Indian firms, particularly those whose input costs depend on global commodity prices, have improved profitability even though subdued demand continues to weigh on revenue growth, early trends from December quarter earnings suggest.
Profits of 114 of BSE 500 companies rose 34% in the three months ended 31 December from a year earlier, the best in at least three years for which comparable data is available, a Mint analysis based on data compiled by corporate database provider Capitaline showed. That beat the 25% profit growth in the preceding September quarter.
The revenue growth, however, remained weak, in line with the trend over the last few quarters. Revenue for the 114 companies rose 4.38% from a year earlier in the December quarter, marginally faster than the 4.29% recorded in the preceding three months.
Only companies for which comparable data was available for at least 12 quarters were included in the analysis. Banks, oil and gas and technology firms were excluded as they follow a different model.
Fiscal third-quarter earnings have seen a mixed trend with some companies performing better than expected, while others shocked investors with below par earnings, said Nischal Maheshwari, head of institutional equities, Edelweiss Securities Ltd.
"It has been an inconsistent quarter in terms of sectoral performance too, and the lack of clarity on the earnings direction is a worrying factor going forward. On the demand front, urban consumption remains steady but rural demand continues to be weak. The international scenario also remains uncertain, leading to slowdown in exports," Maheshwari said.
According to a Bloomberg analysis, 14 out of 24 Nifty companies that had announced their quarterly financial results until Thursday have beaten consensus earnings estimates.
Among those that outperformed was Reliance Industries Ltd (RIL)-the firm reported a record quarterly profit, beating analysts' estimates, as margins in its core refining business expanded to the highest in seven years because of the slump in crude oil prices.
Home decor company Asian Paints Ltd clocked a recovery in sales in the December quarter, buoyed by demand for decorative paints in the festive season.
UltraTech Cement Ltd, India's largest maker of the building material, reported 36% increase in profit for the three months ended 31 December, driven by lower operating costs.
"There have been a few exceptions this quarter such as paints, tyres, cement and battery companies whose input is commodity but output is not directly related to the same commodity," said Ambareesh Baliga, an independent market analyst. "These companies have been able to improve their operating margins as they gained from lower crude oil and commodity prices but did not pass the benefit to end users."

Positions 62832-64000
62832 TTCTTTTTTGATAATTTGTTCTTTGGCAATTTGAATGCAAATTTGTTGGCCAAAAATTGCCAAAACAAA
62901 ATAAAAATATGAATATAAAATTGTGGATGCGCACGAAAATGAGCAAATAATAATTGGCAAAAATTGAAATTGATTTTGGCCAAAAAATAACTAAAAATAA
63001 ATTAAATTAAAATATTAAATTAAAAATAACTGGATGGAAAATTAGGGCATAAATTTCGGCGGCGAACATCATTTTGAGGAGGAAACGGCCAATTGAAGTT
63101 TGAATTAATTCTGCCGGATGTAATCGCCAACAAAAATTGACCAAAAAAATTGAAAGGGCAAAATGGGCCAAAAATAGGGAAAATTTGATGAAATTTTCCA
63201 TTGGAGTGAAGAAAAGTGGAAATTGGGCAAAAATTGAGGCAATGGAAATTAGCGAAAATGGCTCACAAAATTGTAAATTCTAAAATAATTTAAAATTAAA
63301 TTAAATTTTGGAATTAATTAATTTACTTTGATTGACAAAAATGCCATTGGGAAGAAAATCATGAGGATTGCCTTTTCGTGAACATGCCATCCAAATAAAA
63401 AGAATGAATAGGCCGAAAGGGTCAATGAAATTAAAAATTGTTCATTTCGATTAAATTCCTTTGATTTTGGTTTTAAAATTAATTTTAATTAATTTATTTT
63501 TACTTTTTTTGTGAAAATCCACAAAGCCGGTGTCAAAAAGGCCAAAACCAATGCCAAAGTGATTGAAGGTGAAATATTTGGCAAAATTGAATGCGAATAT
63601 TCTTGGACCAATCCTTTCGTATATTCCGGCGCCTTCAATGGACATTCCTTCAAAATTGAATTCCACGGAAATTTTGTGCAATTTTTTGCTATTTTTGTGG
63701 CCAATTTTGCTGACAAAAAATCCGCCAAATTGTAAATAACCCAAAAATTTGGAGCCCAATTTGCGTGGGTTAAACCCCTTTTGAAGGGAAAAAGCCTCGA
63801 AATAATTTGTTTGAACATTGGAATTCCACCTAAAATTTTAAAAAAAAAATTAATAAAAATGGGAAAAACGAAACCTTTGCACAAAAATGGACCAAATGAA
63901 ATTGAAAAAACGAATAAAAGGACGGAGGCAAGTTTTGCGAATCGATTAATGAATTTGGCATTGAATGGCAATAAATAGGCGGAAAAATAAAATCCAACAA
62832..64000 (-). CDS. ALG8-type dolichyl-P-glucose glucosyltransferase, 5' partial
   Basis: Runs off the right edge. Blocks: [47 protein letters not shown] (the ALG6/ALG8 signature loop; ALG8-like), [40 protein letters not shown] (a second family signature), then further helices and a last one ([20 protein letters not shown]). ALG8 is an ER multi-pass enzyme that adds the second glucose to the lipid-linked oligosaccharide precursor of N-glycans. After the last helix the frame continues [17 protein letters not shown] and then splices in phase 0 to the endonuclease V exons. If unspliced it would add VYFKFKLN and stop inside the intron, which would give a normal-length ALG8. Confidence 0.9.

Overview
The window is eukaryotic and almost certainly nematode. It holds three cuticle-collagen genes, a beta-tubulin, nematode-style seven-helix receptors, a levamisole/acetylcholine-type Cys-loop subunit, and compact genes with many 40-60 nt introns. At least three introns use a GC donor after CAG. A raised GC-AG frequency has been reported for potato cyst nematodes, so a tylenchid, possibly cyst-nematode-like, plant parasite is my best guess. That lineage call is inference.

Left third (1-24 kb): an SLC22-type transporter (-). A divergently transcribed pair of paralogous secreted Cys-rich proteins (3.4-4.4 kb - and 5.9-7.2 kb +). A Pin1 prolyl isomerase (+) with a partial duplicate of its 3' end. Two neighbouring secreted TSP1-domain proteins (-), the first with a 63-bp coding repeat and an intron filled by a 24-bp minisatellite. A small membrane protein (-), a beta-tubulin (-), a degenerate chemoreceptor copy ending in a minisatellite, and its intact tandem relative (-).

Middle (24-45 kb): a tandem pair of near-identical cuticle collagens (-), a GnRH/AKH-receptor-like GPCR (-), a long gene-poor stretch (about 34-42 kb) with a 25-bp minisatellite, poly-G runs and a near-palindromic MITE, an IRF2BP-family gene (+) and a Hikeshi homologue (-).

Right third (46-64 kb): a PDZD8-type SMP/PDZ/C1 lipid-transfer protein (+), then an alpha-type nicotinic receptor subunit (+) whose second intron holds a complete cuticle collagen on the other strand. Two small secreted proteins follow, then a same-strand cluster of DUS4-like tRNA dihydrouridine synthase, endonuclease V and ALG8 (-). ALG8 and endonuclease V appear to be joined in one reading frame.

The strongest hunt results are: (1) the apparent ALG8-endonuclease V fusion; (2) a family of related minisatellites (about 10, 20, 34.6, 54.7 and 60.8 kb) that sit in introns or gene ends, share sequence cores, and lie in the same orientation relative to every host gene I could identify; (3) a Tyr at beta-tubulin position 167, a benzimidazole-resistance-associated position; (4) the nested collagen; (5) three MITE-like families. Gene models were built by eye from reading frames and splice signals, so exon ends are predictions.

Baliga, however, observed that revenue growth has been flat and volume expansion low due to a slowdown in consumption. "Demand is not growing."
While a few companies have outperformed, there are several that have performed poorly.
A lack of a clear recovery in earnings, along with global markets volatility, could continue to weigh on benchmark indices in the coming weeks.
The BSE Sensex lost 4.7% in January after shedding 5% in 2015. Foreign portfolio investors remain the net sellers of Indian stocks in the cash segment, selling a net of $1.81 billion.
Earnings of the nation's biggest lenders disappointed investors.
ICICI Bank Ltd, the country's biggest private lender, reported its slowest quarterly profit growth in six years as bad loans surged.
Net profit for the December quarter rose just 4.46% from the year-ago period. Non-performing assets surged by Rs 5,291 crore at the gross level during the quarter to Rs 21,149 crore, as of 31 December, from Rs 15,857 crore in the September quarter. Provisions to cover bad loans rose three-fold in the same period.
The increase in bad loans and provisions followed a directive by the Reserve Bank of India to lenders to set aside money against visibly stressed assets, besides provisions against accounts classified as non-performing and restructured loans.
Following an intense review of banks' loans, the banking regulator in December asked lenders to identify accounts showing clear signs of stress and make provisions to cover them in the second half of fiscal 2016.
Among telecom firms, Bharti Airtel Ltd, India's largest telecom services provider, reported its first quarterly profit decline in two years on costs related to acquiring spectrum and higher interest payments on debt. Net profit fell 22% in the December quarter from a year earlier.
India's top power producer, NTPC Ltd, reported a 19% drop in standalone profit for the December quarter because of a decline in revenue from the power generation segment.
Among the consumer-focused firms, Maruti Suzuki India Ltd's December-quarter profit rose 27%, missing analyst estimates, as the cost of promoting new models eroded gains from an increase in vehicle sales.
Hindustan Unilever Ltd(HUL), the nation's consumer packaged goods maker, reported a 22.4% decline in net profit for the December quarter from a year ago, when it had benefited from a one-time gain. Net sales for the October-December quarter rose 3.2% from a year ago.
There is still uncertainty over when an earnings recovery will take hold. Some experts, such as ICICI Securities Ltd's Ravi Sundar Muthukrishnan, say corporate earnings will take around 6-9 months to bottom out.
"Banking as a sector continues to face challenges given the asset quality issues. In our view, corporate earnings will take about six-to-nine months to bottom out along with the recovery in economic growth and continued benefit of lower crude oil prices," said Muthukrishnan, co-head of institutional research at ICICI Securities Ltd.
In arrangement with HT Syndication | MINT